One of them is substance abuse and the statistics are staggering. It is said that between 30-50% of those living with ADHD will try drugs or alcohol in the hopes of improving their abilities, numbing their fears, decreasing their anxiety, and coping with painful issues and past traumas. Self-medicating may seem like a good idea in the short-term, but in the long-term it will result in a host of other addiction-related problems.

Wendy Richardson MA, MFCC, CAS, author of the best-selling book The Link Between ADD and Addiction explains, “The problem is that self-medicating works at first. It provides the person with ADHD relief from their restless bodies and brains. For some, drugs such as nicotine, caffeine, cocaine, diet pills and “speed” enable them to focus, think clearly, and follow through with ideas and tasks. Others chose to soothe their ADHD symptoms with alcohol and marijuana.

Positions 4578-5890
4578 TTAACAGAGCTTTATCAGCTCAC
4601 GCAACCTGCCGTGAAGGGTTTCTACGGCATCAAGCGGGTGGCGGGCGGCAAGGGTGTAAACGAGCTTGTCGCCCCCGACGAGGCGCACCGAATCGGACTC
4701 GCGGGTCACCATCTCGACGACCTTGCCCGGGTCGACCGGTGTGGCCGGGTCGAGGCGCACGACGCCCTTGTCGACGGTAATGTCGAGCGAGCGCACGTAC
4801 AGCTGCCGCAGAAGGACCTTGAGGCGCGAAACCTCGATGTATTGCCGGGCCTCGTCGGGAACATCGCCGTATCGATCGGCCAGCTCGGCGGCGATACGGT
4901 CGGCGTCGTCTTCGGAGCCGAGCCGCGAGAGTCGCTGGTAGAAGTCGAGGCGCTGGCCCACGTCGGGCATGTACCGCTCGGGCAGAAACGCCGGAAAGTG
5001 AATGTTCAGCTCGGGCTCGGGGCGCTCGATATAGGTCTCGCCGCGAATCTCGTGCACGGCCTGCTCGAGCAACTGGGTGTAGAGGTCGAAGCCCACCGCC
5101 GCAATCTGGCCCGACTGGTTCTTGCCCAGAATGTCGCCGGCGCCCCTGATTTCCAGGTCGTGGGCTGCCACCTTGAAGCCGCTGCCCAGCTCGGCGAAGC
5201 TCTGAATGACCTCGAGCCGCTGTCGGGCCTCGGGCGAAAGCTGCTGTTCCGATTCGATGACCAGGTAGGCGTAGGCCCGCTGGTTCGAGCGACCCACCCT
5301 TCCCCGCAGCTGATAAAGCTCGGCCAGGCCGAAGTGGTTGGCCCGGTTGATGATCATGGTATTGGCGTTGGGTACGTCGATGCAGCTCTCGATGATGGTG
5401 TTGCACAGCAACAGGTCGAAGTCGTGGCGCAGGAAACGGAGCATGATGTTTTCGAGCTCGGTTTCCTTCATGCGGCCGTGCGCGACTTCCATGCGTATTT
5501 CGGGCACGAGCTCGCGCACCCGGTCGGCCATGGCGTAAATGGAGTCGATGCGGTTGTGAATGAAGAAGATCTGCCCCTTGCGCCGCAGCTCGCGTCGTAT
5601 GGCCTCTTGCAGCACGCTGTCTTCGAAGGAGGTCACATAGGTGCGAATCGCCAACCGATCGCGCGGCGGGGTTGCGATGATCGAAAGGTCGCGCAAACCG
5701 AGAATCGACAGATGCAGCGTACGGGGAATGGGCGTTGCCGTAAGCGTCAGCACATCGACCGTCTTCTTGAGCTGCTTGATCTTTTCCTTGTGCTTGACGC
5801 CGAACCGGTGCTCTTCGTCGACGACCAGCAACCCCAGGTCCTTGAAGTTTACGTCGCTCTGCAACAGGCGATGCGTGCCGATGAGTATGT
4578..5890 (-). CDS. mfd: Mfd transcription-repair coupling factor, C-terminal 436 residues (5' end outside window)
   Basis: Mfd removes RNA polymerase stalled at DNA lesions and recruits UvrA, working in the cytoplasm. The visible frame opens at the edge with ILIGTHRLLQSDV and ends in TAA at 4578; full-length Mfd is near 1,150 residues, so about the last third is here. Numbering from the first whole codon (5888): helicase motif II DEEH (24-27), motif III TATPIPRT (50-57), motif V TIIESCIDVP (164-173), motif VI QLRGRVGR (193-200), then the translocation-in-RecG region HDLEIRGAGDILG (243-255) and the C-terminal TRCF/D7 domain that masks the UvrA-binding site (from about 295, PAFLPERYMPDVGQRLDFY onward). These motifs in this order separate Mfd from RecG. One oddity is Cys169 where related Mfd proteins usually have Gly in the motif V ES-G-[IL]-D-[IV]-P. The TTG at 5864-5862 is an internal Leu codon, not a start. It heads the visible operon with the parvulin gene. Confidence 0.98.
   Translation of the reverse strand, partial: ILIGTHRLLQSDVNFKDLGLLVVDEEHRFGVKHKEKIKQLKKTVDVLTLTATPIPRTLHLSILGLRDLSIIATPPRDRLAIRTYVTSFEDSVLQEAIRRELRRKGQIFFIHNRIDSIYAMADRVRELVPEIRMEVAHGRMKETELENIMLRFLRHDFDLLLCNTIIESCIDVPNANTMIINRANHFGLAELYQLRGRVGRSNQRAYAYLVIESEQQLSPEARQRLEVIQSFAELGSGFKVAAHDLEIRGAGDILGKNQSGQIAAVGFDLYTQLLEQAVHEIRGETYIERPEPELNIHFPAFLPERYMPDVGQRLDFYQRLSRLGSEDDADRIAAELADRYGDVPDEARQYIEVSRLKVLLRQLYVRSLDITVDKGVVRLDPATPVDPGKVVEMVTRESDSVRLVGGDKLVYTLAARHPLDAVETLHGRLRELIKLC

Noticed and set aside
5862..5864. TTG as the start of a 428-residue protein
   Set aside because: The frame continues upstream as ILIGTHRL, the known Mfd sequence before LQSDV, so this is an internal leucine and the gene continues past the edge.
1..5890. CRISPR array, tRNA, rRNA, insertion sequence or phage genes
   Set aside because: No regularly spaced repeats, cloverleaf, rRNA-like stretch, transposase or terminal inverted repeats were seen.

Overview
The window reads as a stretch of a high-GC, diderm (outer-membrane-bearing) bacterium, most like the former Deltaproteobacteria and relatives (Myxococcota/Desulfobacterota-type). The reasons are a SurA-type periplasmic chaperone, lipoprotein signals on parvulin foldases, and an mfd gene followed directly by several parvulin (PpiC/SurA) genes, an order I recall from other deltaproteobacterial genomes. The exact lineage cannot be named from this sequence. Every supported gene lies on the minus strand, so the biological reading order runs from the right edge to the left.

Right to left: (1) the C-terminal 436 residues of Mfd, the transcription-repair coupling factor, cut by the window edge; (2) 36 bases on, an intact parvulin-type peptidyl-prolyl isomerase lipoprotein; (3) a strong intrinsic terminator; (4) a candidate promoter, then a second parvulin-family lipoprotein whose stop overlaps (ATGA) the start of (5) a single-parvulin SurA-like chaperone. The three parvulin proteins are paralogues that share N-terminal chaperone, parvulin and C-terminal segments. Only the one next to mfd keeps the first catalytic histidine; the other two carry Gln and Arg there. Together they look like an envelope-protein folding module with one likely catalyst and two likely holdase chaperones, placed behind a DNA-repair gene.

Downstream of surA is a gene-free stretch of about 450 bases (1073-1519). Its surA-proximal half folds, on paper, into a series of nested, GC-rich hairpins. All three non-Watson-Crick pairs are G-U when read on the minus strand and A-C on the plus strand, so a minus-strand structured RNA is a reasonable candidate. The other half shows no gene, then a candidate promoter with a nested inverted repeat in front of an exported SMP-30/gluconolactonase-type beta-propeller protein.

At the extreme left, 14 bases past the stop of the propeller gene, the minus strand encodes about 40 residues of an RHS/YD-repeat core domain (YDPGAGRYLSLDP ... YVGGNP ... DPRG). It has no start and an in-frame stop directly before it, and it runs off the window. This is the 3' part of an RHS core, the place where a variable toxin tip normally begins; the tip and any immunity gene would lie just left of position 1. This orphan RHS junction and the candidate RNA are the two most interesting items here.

People who abuse substances, or have a history of substance abuse are not “bad” people. They are people who desperately attempt to self-medicate their feelings, and ADHD symptoms. Self-medicating can feel comforting. The problem is, that self-medicating brings on a host of addiction related problem which over time make people’s lives much more difficult.

What starts out as a “solution”, can cause problems including addiction, impulsive crimes, domestic violence, increased high risk behaviors, lost jobs, relationships, families, and death. Self-medicating ADD with alcohol and other drugs is like putting out fires with gasoline.”